Restaurant Review: Les Cents Marches in Versailles

 
Restaurant Review: Les Cents Marches in Versailles

Ever since it opened last June, the magnificent 14-room Airelles Château de Versailles Le Grand Contrôle hotel has been lauded as one of the most exclusive and refined new hotels in France. Not surprising, given that it was created from several handsome 17th-century brick-and-stone buildings that formerly served as the offices of successive French finance ministers at the court of Versailles.

Rooms at the hotel are very expensive and often booked up far in advance, but you can discover the beauty of this place over a meal in Les Cent Marches, the hotel’s restaurant, where the menus are written by Alain Ducasse. If excellent prix-fixe lunch menus are available for €90 and €140, it’s the candle-lit dinner service here that’s really worth the €280 splurge.

This is because Ducasse and his team deeply researched the food and service at Versailles at the time of King Louis XIV to recreate an exquisitely refined approximation of a festive royal meal. Served in intimate dining rooms with beautifully dressed tables set with Puiforcat cutlery, Baccarat crystal and Bernardaud porcelain, the six-course menu evolves regularly but always begins with an oeuf parfait, or a coddled egg, in a mantle of meringue and topped with caviar.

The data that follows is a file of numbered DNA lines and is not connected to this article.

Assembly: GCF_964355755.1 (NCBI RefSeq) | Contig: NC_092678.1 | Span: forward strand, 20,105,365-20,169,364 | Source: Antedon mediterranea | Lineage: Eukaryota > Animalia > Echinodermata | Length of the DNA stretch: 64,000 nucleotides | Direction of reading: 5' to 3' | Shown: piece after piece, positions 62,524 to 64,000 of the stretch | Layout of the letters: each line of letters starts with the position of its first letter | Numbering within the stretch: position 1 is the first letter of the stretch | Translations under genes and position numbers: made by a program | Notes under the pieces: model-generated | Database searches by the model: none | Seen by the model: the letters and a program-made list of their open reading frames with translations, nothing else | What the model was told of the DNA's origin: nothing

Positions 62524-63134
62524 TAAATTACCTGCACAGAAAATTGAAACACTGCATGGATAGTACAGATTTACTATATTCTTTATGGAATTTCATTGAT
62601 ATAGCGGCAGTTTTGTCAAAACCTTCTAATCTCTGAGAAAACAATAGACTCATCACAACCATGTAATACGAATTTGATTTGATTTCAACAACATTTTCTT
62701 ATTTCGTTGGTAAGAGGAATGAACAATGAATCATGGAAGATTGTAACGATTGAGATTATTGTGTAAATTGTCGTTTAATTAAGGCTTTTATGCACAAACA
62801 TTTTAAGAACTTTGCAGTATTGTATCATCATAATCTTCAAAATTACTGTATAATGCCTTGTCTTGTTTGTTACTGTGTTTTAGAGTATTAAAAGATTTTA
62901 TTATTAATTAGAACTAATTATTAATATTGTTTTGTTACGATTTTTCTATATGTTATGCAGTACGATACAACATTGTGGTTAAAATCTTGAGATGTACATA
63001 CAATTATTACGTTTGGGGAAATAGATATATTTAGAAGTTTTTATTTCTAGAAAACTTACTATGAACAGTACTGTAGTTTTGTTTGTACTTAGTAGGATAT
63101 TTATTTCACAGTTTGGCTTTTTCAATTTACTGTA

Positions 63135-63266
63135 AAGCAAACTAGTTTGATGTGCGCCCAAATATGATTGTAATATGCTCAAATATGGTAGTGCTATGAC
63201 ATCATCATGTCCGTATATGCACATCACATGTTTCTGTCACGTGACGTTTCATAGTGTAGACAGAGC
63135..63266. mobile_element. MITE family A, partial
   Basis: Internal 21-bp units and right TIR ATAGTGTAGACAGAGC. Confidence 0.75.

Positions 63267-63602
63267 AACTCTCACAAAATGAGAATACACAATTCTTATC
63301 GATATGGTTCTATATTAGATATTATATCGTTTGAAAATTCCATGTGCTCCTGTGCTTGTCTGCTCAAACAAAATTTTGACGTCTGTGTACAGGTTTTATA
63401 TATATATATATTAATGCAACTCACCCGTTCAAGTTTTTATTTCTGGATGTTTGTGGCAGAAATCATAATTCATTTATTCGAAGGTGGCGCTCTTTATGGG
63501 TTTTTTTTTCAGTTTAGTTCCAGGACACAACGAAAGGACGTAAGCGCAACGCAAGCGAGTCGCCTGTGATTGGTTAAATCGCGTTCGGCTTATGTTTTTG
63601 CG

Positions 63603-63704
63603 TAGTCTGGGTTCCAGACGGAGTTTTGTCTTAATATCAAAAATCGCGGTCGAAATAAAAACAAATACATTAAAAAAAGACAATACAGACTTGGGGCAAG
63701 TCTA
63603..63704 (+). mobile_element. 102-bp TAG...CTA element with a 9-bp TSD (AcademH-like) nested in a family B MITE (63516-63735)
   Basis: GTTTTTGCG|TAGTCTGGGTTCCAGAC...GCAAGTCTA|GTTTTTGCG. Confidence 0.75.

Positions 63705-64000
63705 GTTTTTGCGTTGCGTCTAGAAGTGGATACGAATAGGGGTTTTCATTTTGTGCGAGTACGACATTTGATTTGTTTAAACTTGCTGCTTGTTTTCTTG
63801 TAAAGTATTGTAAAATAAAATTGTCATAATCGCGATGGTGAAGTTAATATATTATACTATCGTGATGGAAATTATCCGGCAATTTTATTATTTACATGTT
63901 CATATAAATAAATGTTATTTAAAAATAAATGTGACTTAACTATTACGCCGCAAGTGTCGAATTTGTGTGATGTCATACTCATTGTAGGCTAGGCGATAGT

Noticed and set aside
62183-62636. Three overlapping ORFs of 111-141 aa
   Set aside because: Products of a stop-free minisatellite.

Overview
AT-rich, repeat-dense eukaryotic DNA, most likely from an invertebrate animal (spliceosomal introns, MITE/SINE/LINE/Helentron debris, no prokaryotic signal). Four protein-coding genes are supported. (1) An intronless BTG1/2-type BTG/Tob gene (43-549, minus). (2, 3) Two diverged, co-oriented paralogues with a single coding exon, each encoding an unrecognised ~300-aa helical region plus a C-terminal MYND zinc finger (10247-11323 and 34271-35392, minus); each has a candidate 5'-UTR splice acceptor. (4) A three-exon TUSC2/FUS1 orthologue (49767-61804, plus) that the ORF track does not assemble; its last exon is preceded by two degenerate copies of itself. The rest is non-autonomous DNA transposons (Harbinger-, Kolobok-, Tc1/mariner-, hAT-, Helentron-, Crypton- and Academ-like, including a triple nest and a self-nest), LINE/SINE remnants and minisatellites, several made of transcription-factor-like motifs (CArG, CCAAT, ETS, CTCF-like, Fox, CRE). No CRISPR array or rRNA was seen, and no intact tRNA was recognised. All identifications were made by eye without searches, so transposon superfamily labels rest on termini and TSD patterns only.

roast lamb with artichokes and edible flowers is one of the dishes inspired by the royal feasts once enjoyed at the court of Louis XIV

Roast lamb with artichokes and edible flowers is one of the dishes inspired by the royal feasts once enjoyed at the court of Louis XIV. © Atelier Mai 98

The night I met friends from Boston, who were staying at the hotel, to dine with them there, the luxurious egg was followed by two other small but sublime starters – a salad of girolles, almonds and haricots verts, and poached lobster tail in tomato aspic. Mains included a simple and succulent dish of sauteed turbot with sauteed cèpes, and a sumptuous roasted poularde (a poularde is a chicken that’s fattened with a rich diet to delay egg production and is at least four months old when it is slaughtered) which was served with autumn truffles.

This regal feast was served by waitresses and waiters in period costume, including silk brocade waistcoats for the men and powdered wigs for everyone. It concluded with a sorbet made from lemons harvested in the orangerie of Versailles and a rich daisy of chocolate ganache made with chocolate produced in Ducasse’s own atelier in Paris.

Les Cent Marches, Versailles
12 rue de l’Indépendance Américaine, Versailles.
Tel: (33) 01 85 36 05 50
airelles.com.
Prix-fixe dinner menu €280, prix-fixe lunch menu €90.

From France Today magazine

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Alexander Lobrano grew up in Connecticut, and lived in Boston, New York and London before moving to Paris, his home today, in 1986. He was European Correspondent for Gourmet magazine from 1999 until its closing, and has written about food and travel for Saveur, Bon Appetit, Food & Wine, the New York Times, Wall Street Journal, Guardian, Travel & Leisure, Departures, Conde Nast Traveler, and many other publications in the United States and the United Kingdom. He is the author of HUNGRY FOR PARIS, 2nd Edition (Random House, 4/2014), HUNGRY FOR FRANCE (Rizzoli, 4/2014), and MY PLACE AT THE TABLE, newly published in June 2021.